Research: WEZE and colleagues,

Listed in Issue 118

Abstract

WEZE and colleagues, Faculty of Health and Social Care, School of Health, Medical Sciences and Social Work, St Martin's College-Lancaster, Lancaster LA1 3JD, UK, have evaluated healing by gentle touch.

Background

The aim of the study was to audit the outcomes of healing by gentle touch in an outpatient clinic.

Methodology

All patients attending the Centre for Complementary Care in Eskdale, Cumbria, over a period of 6 years were given questionnaires to fill in. Data were collected from 300 clients who received 4 treatments of healing by gentle touch within 6 weeks. Outcome measures were comparison of pre- and post-treatment scores of a range of physical and psychological parameters.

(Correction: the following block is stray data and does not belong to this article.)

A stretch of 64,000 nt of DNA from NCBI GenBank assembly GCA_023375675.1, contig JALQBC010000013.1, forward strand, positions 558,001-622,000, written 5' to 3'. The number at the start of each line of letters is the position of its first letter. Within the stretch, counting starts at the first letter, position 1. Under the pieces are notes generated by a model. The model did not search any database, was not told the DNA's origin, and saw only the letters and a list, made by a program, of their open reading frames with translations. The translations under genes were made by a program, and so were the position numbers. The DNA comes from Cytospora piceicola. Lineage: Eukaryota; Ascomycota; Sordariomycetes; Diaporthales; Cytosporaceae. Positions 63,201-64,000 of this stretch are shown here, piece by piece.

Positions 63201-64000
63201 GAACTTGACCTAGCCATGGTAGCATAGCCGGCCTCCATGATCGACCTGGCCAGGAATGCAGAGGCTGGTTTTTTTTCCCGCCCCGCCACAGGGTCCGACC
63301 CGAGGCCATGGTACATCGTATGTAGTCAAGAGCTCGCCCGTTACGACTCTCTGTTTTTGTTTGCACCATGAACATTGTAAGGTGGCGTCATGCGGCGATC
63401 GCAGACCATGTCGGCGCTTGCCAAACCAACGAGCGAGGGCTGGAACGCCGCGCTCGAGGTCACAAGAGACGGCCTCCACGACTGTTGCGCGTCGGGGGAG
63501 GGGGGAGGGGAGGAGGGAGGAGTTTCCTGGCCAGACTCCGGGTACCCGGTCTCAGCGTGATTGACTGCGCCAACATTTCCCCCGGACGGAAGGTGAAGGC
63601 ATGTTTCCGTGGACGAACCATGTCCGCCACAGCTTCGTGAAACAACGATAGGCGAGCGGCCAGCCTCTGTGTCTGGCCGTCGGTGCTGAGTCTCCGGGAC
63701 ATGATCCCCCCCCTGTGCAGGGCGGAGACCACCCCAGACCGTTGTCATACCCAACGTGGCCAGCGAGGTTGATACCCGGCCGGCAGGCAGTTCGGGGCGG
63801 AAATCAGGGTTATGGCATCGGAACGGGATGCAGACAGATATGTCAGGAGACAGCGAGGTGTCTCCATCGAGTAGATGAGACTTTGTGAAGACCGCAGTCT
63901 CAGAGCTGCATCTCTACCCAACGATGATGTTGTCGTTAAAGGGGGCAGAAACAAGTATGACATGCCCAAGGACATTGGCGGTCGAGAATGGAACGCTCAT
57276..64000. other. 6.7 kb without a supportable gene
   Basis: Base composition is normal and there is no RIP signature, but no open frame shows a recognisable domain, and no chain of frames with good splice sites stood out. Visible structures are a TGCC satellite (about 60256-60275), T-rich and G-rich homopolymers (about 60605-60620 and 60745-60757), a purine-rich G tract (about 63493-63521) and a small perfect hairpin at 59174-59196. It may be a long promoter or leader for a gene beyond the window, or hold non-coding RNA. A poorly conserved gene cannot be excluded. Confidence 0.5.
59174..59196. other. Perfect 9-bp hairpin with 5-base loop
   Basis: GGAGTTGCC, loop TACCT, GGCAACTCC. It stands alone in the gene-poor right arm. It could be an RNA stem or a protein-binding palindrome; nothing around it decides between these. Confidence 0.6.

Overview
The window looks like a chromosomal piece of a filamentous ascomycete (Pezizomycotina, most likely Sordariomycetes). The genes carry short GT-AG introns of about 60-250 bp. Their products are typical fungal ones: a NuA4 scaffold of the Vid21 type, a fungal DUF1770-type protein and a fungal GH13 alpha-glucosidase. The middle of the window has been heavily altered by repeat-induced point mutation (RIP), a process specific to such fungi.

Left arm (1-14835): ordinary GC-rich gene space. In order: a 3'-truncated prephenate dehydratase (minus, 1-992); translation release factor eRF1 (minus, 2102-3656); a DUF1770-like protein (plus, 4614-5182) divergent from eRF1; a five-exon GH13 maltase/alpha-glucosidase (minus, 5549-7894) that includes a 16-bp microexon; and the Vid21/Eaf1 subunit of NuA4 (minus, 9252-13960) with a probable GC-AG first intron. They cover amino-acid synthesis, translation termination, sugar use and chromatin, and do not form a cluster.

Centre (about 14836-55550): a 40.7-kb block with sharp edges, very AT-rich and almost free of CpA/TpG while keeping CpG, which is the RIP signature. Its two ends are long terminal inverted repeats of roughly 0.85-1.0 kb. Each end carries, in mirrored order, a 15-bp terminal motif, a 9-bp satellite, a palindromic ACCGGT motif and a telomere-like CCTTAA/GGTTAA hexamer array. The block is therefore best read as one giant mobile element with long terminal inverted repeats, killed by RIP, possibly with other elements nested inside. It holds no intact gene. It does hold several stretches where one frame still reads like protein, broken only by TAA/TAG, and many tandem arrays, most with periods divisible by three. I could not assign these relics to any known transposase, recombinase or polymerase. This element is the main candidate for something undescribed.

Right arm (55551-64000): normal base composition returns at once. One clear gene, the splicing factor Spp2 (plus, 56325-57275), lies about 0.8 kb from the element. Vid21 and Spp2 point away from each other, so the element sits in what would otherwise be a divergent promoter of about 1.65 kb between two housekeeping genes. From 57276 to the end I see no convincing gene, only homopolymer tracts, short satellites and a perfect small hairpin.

Results

Statistically significant improvements were found in stress levels, pain, ability to cope, and general health ratings. The most substantial improvements were seen in those with the most severe symptoms at baseline. No adverse events were recorded.

Conclusion

This audit of treatment outcomes provides evidence in support of the hypothesis that healing was associated with improved psychological and physical functioning in the majority of subjects.

References

Weze C, Leathard HL, Grange J, Tiplady P, Stevens G. Evaluation of healing by gentle touch. Public Health 119 (1): 3-10, Jan 2005.

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